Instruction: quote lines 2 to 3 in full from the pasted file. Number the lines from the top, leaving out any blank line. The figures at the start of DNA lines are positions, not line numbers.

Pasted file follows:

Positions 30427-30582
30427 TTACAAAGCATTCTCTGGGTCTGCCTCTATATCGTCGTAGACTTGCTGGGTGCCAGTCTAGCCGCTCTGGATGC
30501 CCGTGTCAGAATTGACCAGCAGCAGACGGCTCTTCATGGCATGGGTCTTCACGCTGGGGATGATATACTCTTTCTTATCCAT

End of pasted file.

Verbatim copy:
30427 TTACAAAGCATTCTCTGGGTCTGCCTCTATATCGTCGTAGACTTGCTGGGTGCCAGTCTAGCCGCTCTGGATGC
30501 CCGTGTCAGAATTGACCAGCAGCAGACGGCTCTTCATGGCATGGGTCTTCACGCTGGGGATGATATACTCTTTCTTATCCAT